Literacy Narrative Archive Final Draft

Literacy Narrative Archive Final Draft

Learning about someone’s background, or primary Discourse, not only gives one an insight into who the person is but also why they are who they are (Gee 8). Primary Discourses can give a view on how a student can acquire literacy in many ways later in life. Depending on your background or upbringing, it can make it harder for one to acquire literacy due to their race or gender. Even if two different people lived in the same area, one person may have a harder time with receiving an education, while the other gets through it with ease, all due to the two people’s different primary Discourses (Brandt 561). I believe it is true from person to person, the way one can acquire literacy, is through one’s primary Discourse, the way we first “make sense of the world and interact with others,” it “constitutes our original and home-based sense of identity” (Gee 7,8). So as to find if this is true, I examined an archive of literacy narratives, pulling evidence from what Kara Poe Alexander has branded as victim narratives and outsider narratives displayed in an archive called Rising Cairn. Literacy narratives about race, gender, and overall background help to discover more about how primary Discourses play a role in literacy acquisition. I have found that, in most cases, background and upbringing is the way that people are shaped, making it harder, or easier, for one to acquire such a Discourse. Taking these things into consideration, one could make an effort to change the ways children are brought up to help them acquire things easier. Though certain variables about someone cannot be changed, other efforts  could be taken up to compensate for such things.

On pages 559 through 561 of professor Deborah Brandt’s Sponsors of Literacy, Brandt tells of two real-life people: Dora Lopez and Raymond Branch. Especially in their day and age, Dora, a female Mexican American, had a much harder time with literacy acquisition than Raymond, a Caucasian male. In the literacy narrative Education, Daria explains how growing up, her family truly pushed her to get her education and become as well-rounded as she possibly could. Once she was old enough, her mother even made her write about what she had read. “My family put a lot of pressure on education because of my family history… many of my family members grew up in a time of segregation when education was not easily accessible.” All of this, much like Dora and her family, is because she comes from a family born and raised in segregation. She comes from a family of color, so as history can tell, her family has faced many struggles and hardships when it comes to receiving a good (if any) education. Raymond could acquire literacy with ease due to his upbringing and family background, but it was much harder for the families of Dora and Daria. Dora and Daria’s families both had hard times acquiring literacy; from Dora’s brother not even knowing how to read or write in Spanish, to Daria’s family having a brick wall of segregation in the way of having an education, literacy acquisition can become very difficult based off of one’s background.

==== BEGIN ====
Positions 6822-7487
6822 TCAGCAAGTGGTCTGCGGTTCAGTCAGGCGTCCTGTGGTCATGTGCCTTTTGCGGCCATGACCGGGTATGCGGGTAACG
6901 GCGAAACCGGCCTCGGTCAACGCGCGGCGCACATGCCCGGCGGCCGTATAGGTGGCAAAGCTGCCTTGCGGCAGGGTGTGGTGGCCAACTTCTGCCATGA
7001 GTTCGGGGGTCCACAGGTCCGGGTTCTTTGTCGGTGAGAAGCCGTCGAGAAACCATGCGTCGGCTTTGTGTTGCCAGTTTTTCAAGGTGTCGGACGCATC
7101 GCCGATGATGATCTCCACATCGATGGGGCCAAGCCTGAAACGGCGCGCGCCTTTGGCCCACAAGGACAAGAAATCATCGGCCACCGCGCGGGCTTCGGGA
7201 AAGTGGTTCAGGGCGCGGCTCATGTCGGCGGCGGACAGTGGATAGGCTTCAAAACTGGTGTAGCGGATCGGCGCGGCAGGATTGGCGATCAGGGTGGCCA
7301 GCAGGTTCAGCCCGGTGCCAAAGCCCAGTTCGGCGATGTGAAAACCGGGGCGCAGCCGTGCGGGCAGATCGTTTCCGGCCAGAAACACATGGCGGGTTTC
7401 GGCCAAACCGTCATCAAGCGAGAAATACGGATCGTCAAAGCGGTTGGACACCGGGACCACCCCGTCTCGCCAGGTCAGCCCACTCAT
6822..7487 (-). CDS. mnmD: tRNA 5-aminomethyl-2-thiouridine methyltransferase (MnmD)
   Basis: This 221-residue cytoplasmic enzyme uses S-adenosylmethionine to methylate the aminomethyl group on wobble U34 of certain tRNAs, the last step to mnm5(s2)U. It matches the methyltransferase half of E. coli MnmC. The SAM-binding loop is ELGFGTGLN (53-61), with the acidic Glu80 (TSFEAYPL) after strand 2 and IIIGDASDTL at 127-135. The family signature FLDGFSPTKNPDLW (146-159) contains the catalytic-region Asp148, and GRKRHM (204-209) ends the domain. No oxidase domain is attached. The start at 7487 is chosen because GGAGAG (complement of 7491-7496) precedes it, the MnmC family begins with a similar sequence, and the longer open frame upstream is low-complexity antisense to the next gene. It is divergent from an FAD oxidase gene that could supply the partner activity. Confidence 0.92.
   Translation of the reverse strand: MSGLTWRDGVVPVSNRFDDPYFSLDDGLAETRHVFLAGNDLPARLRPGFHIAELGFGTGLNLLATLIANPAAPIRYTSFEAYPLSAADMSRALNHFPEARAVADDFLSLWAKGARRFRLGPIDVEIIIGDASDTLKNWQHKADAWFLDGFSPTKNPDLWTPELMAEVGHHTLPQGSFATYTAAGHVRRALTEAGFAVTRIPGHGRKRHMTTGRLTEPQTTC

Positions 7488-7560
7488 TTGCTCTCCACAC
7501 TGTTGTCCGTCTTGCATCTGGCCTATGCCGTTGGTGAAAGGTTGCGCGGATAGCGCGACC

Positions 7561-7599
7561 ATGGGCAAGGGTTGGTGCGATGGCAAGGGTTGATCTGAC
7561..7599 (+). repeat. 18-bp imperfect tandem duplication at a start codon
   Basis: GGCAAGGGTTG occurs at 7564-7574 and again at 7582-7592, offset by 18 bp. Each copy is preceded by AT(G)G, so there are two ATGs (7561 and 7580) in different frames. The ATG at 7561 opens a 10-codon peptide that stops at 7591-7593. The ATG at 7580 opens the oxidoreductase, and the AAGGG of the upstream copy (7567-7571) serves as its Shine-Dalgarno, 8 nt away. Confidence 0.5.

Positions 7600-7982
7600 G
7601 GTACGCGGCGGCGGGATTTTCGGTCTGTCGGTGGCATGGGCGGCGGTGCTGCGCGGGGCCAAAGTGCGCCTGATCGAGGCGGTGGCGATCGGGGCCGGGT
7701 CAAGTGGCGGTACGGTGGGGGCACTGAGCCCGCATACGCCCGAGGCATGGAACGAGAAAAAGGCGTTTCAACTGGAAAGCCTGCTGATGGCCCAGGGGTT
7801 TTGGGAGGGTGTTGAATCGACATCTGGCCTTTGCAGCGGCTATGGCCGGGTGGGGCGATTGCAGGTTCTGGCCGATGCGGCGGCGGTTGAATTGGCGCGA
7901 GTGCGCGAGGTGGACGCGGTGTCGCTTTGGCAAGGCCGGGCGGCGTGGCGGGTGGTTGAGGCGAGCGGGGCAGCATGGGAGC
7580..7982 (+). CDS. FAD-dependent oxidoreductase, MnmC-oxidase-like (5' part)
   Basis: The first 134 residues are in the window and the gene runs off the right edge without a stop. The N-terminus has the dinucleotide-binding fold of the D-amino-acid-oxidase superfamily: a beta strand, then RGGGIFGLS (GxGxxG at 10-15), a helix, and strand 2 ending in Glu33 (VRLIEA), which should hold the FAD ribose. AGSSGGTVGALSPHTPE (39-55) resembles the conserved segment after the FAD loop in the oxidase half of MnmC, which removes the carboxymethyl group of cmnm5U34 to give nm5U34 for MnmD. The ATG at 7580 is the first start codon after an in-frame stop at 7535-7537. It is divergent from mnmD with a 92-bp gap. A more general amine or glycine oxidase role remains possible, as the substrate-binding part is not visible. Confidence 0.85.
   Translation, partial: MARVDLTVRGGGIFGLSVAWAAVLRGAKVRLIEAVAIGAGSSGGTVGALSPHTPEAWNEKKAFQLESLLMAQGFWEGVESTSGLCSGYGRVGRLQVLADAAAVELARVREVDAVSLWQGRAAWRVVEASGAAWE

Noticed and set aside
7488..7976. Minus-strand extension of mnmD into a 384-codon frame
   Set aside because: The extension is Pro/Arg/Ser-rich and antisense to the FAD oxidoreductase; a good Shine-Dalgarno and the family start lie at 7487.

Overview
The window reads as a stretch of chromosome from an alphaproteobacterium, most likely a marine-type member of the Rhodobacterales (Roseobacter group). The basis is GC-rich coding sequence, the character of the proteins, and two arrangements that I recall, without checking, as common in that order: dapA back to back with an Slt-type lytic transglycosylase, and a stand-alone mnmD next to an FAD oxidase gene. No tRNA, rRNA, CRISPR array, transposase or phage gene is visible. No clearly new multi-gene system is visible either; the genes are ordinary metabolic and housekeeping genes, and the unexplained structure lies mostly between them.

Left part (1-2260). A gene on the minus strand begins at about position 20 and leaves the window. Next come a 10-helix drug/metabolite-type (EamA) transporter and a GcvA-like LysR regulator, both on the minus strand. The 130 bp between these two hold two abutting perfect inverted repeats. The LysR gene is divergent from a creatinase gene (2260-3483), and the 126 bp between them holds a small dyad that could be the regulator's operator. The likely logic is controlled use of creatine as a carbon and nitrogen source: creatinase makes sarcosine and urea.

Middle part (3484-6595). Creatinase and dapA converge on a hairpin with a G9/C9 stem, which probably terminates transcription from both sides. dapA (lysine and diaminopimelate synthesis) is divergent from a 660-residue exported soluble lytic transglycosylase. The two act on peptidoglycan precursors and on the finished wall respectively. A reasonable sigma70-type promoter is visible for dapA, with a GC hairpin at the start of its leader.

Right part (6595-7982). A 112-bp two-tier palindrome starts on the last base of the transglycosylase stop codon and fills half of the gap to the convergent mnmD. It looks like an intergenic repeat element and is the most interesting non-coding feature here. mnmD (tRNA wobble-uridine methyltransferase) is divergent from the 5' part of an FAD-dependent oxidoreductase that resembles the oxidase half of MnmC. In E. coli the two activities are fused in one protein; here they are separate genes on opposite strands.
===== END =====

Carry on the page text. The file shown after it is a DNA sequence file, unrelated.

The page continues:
Linguist James Paul Gee points to primary Discourses in his journal Literacy, Discourse, and Linguistics: Introduction. These Discourses are what we acquire in our early years of life while we grow up at home. They also include your race and gender and overall background (7,8). These key factors can be what constitutes how someone can acquire literacy in life. Deborah Brandt introduces Dora, born a Mexican American female. Her race and gender alone—or her primary Discourse—already make it harder for the “average” person to acquire literacy. “Dora Lopez undertook to teach herself how to read and write in Spanish… neither her brother nor her U.S.-born cousins knew how to do” (560). Dora’s primary Discourse has raised her into hardship, to know how to work with what she is given, and work for what she is not given. Primary Discourses set up a basis for all the other Discourses and interactions in our life. Dora did not have easy access to literacy from a young age. Though she had struggled, she could take her early experiences and turn them into motivation to better herself.

Your upbringing and background affect literacy acquisition. From one person to another, each person has had different experiences with achieving literacy and education. Gee embraces primary Discourses. These Discourses are what we acquire in our early years of life while we grow up at home. They also include your race and gender and overall background (Gee 7,8). These key factors can be what constitutes how someone may acquire literacy in life. In the literacy narrative Mother Knows Best, Sarah Robinson was always fascinated with reading her favorite series, The Boxcar Children, reading the books over and over again. But once she started to get older, her mother took away this book series and replaced them with more advanced readings no matter how much she kicked and screamed. “Turns out, I really did end up liking Nancy Drew and her mysteries. I was able to connect to her unlike the Boxcar Children, as we were almost the same age, gender and both loved solving mysteries.” Sarah gave these books a chance and she ended up loving these new books more than before. So Sarah’s primary Discourse allowed her to achieve literacy quite easily with her mother greatly encouraging reading in her life. Her mother taught and encouraged her to constantly challenge herself and her literacy, strengthening her skills. Sarah can take what she has acquired from her childhood and apply it to her later life when it comes to furthering her literacy. This growth mindset, thanks to her primary Discourse, will allow her to face adversary with confidence. But this is not always the case; ease of literacy acquisition is only possible within so many kinds of people.